June 7, 2013
PHNOM PENH (AFP) - Cambodia's war crimes court on Thursday
transferred the Khmer Rouge's torturer-in-chief to a public prison to
serve out his life sentence for the slaughter of some 15,000 people,
Kaing Guek Eav, a former maths teacher better
known as Duch, was convicted last year of overseeing the extermination
of thousands of men, women and children at a notorious torture jail in
He was taken from detention at the purpose-built
UN-backed court -- where he has been held since 2007 -- to a local
prison in southern Kandal province, according to a court statement.
is being held in a separate cell from other prisoners" for his own
safety, Kuy Bun Sorn, director general of the General Department of
Prisons, told AFP.
"Duch is a criminal of a genocidal regime...
for those who lost their relatives under the Khmer Rouge regime, how
could they not express their anger against him?" he added.
70-year-old was found responsible for torture and murder at the
notorious Tuol Sleng prison, known as S-21, in Cambodia's capital during
the communist regime's brutal 1975-1979 rule.
"It is the end of
his life journey with the Khmer Rouge. He ends up in jail for life,"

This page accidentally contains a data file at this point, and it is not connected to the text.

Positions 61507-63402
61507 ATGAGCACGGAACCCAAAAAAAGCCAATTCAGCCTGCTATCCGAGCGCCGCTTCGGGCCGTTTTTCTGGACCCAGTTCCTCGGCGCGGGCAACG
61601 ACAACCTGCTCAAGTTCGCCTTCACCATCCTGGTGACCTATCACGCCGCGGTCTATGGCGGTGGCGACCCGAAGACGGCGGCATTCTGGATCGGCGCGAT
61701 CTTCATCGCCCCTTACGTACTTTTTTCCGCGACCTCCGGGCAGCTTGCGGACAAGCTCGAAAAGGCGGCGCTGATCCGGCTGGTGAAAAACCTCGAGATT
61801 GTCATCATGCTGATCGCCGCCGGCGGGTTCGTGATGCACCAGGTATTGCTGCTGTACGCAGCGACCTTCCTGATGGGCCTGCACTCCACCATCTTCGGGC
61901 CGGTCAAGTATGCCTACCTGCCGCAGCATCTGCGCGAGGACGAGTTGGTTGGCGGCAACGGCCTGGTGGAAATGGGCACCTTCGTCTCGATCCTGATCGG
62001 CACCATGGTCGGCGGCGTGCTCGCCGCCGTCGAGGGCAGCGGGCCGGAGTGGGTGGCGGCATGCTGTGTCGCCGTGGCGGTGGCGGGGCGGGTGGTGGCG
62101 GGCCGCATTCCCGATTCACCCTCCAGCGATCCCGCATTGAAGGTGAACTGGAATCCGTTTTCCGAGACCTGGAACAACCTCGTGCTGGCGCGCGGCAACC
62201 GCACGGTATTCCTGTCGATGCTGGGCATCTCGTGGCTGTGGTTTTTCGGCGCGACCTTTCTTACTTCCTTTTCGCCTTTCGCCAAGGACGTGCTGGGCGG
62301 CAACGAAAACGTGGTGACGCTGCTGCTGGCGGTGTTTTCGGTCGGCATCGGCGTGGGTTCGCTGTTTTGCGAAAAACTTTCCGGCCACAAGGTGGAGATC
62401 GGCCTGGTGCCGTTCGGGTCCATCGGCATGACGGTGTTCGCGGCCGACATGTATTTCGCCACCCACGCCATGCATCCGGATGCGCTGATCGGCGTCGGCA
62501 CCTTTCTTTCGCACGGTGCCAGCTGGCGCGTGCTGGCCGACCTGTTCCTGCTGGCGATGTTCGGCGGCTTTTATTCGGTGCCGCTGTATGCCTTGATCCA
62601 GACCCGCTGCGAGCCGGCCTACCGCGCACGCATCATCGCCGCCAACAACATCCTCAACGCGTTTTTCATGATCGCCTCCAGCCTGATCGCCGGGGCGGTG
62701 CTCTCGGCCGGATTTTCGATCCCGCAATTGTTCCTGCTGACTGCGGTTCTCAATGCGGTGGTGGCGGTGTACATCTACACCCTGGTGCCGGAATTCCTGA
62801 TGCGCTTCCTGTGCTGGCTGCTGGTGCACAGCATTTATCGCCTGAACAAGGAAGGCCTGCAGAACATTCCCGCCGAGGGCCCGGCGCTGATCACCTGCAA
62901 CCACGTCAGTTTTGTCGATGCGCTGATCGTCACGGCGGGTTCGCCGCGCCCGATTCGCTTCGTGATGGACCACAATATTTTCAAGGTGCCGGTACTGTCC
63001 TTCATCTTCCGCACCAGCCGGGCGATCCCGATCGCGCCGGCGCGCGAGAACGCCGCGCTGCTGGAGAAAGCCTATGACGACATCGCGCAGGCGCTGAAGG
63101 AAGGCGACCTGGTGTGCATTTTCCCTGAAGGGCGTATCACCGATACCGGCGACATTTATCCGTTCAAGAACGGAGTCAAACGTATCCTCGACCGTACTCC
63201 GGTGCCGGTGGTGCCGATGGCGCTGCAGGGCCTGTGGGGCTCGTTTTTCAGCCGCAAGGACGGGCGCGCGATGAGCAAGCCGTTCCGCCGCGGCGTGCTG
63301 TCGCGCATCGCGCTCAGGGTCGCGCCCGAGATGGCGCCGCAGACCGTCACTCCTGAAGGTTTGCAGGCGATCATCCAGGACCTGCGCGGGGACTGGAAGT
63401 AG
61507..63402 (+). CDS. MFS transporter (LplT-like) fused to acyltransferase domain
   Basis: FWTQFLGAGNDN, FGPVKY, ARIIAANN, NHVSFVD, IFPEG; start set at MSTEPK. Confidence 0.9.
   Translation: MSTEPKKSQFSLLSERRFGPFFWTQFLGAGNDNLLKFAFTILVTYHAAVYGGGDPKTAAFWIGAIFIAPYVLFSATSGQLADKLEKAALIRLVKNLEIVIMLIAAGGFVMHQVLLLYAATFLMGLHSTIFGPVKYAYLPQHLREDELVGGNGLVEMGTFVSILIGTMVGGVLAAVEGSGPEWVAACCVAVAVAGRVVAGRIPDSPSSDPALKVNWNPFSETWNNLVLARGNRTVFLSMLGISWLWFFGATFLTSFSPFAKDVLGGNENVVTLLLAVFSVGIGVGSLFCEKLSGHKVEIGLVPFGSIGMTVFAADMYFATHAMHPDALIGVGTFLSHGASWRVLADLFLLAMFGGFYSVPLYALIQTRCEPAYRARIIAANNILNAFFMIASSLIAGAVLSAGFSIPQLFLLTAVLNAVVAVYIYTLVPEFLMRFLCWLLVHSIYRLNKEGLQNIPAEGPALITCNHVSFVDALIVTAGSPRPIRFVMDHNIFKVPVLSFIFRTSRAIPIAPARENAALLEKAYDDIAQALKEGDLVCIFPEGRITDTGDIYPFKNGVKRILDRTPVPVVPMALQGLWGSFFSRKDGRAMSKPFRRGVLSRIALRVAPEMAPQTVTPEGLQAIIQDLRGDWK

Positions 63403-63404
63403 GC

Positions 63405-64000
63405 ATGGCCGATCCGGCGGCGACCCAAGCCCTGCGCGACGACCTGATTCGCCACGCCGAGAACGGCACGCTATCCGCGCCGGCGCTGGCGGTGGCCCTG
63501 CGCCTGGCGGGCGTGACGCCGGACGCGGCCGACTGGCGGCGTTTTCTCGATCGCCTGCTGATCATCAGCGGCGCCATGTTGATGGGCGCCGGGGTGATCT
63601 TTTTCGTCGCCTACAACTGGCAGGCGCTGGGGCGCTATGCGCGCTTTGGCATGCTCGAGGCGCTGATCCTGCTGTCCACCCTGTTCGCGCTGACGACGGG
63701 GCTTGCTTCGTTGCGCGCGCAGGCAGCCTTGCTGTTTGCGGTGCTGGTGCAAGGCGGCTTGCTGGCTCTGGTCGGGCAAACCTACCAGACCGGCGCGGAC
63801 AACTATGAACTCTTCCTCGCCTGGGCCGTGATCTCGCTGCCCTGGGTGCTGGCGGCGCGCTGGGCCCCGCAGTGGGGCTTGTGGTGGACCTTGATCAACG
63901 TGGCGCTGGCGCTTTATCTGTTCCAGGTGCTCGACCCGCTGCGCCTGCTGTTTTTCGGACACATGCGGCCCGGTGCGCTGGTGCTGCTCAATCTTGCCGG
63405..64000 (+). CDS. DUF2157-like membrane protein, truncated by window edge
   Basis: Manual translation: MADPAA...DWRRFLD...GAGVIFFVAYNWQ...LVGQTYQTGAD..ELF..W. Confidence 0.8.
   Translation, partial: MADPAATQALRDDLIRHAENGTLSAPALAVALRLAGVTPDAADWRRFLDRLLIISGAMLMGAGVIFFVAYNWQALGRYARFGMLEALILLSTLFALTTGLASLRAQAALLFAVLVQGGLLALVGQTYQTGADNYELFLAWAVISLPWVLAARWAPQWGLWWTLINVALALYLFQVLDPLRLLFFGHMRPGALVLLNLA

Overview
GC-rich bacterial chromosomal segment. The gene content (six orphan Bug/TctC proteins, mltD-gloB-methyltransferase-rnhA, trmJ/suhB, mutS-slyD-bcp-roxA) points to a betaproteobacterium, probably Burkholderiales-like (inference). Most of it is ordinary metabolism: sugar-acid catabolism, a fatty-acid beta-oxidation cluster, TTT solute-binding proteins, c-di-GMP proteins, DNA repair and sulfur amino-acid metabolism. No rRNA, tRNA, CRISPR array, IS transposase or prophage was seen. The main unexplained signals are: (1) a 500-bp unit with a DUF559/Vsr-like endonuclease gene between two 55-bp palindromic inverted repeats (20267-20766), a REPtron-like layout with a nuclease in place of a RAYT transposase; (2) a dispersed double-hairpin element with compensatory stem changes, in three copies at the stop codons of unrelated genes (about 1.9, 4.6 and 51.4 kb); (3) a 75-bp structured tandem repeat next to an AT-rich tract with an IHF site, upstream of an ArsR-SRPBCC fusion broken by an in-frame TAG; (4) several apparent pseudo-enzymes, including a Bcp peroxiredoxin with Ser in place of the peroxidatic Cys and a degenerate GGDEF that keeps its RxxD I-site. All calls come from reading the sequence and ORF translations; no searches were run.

said Youk Chhang, director of the Documentation Centre of Cambodia which
researches Khmer Rouge atrocities.
"Comrade" Duch begged for
forgiveness during his trial for crimes committed under his command at
the jail, where prisoners were tortured into denouncing themselves and
others as foreign spies.
Last week, the Khmer Rouge's former
number two Nuon Chea for the first time expressed remorse for the
actions of a regime blamed for the deaths of up to two million people in
the late 1970s.
The regime former head of state Khieu Samphan
also expressed a "sincere apology" in court last Thursday and said that
he was not aware at the time of the "great suffering" of the Cambodian
people under the regime.
Nuon Chea, the most senior surviving
leader of the "Killing Fields" era, is currently on trial alongside
Khieu Samphan, 81. Both deny charges of war crimes, genocide and crimes
Led by "Brother Number One" Pol Pot, who died in
1998, the Khmer Rouge was responsible for one of the worst horrors of
the 20th century, wiping out up to two million people through
starvation, overwork and execution.
Regime co-founder Ieng Sary died
in March at the age of 87, escaping a court judgement over his role in
the regime's reign of terror, and adding to doubts about whether other
top leaders would live to face verdicts.